Chambers, who now runs a venture-capital firm in Silicon Valley, declined to comment on Cisco in an email. Robbins and Chambers — who stepped down as executive chairman in late 2017 — maintain a close relationship and occasionally golf together, Robbins said.
The transition from Chambers, an alpha male who could command a room even while hanging out with world leaders, to Robbins, a former JV basketball player at the University of North Carolina who favors a team-oriented approach, wasn’t entirely vexing. Both men were brought up in small Southern towns, share backgrounds in sales with an emphasis on customer service, and agreed that Cisco had to jump to the digital age.
The story is far from over. Cisco is still in the beginning of its transformation, Mehra and others point out, and Robbins has faced several potential hurdles along the way. The latest: murmurs of an economic slowdown, intensified competition with rival Huawei Technologies, and a trade war with China.
Cisco’s efforts in cybersecurity have been a big draw for investors, but slackening enterprise spending in early 2019 recently dinged the results of rivals like Symantec
and Check Point Software Technologies
. This makes analyst Suppiger cautious about Cisco’s long-term prospects.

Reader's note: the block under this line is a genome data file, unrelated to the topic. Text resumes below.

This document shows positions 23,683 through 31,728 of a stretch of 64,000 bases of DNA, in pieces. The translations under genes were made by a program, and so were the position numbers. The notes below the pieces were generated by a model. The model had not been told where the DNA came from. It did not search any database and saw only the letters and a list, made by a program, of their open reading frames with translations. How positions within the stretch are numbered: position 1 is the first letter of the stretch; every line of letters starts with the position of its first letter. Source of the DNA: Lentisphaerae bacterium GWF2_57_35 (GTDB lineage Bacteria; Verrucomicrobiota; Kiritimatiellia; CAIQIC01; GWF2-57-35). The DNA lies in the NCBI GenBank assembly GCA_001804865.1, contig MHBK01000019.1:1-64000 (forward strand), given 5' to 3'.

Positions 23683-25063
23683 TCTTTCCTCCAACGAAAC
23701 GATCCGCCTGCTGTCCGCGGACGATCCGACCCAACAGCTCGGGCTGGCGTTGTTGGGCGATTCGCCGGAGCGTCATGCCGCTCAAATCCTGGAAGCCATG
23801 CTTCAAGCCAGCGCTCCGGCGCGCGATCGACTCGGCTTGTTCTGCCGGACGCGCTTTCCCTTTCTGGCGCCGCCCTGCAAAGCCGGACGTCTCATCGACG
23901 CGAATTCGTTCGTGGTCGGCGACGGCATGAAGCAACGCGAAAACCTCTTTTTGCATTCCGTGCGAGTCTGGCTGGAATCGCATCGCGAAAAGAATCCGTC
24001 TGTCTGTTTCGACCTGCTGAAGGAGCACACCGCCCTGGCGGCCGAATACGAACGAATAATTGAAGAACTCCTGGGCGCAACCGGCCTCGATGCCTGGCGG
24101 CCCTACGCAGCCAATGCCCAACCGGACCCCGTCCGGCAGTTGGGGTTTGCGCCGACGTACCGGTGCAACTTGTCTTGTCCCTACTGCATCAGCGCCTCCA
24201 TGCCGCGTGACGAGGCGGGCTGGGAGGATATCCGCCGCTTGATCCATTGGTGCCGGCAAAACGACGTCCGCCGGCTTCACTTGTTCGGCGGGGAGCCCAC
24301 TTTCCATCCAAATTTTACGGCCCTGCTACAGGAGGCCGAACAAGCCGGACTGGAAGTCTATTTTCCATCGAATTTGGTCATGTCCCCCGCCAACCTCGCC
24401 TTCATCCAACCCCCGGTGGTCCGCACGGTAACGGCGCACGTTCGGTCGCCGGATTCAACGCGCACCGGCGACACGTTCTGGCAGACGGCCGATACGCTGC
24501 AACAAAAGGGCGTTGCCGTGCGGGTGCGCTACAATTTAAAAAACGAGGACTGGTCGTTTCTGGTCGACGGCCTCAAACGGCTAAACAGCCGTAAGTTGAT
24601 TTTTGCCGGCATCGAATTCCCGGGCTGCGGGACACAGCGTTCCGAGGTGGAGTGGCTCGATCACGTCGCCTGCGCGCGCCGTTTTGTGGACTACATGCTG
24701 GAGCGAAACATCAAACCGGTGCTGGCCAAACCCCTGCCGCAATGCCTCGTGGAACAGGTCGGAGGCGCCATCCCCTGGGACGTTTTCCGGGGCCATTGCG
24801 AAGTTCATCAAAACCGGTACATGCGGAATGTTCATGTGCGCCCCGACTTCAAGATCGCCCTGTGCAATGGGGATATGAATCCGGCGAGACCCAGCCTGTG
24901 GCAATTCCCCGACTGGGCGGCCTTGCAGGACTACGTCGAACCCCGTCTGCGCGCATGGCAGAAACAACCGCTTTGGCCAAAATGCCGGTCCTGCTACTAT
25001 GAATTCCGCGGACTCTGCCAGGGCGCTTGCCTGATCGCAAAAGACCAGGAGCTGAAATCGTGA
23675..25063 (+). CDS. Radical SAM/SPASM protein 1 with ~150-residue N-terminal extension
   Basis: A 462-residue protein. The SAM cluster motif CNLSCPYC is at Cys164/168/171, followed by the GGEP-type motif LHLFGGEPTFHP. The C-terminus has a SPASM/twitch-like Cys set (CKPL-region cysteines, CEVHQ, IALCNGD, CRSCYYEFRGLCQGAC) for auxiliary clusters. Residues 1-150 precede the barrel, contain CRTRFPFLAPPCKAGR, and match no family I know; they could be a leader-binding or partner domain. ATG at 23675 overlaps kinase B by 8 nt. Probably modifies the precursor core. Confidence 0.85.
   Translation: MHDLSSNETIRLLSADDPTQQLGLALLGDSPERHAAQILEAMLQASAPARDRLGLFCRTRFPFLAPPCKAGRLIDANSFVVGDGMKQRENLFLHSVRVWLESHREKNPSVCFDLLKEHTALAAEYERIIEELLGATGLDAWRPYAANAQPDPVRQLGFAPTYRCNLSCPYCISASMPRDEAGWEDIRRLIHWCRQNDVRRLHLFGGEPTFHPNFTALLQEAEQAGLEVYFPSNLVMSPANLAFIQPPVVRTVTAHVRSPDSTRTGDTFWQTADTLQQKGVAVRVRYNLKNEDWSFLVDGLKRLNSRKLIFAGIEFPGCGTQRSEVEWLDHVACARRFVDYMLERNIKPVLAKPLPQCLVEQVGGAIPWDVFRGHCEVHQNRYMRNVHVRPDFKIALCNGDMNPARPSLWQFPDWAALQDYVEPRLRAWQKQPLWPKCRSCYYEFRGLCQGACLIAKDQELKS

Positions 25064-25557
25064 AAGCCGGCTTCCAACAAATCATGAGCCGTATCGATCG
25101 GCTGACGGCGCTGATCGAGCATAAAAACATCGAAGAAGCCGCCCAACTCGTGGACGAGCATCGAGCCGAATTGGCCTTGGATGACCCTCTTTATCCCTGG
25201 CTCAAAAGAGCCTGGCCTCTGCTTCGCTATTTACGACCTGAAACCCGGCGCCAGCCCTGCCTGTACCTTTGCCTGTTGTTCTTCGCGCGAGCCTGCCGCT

“Companies are recalibrating their digital transformation projects — particularly cybersecurity in the cloud,” Suppiger said. He has a rating of market perform on Cisco shares but no share-price target. “[Corporate customers] are struggling to strategize and reassess that part of the business.”
Robbins never assumed any of this would be easy, though, and knows he has a long road ahead.
“We must constantly transform,” he said, with a nod to the past and an eye to the future. “We need to constantly make changes in order for Cisco to stay relevant over the next three, five, 10 years — especially in today’s rapidly changing environment.”
Chambers put it more bluntly in an interview at his tony Silicon Valley home last year: “Traditional companies can’t move with the speed they once did. Anyone who misses will be Amazon’d or Uber’d.”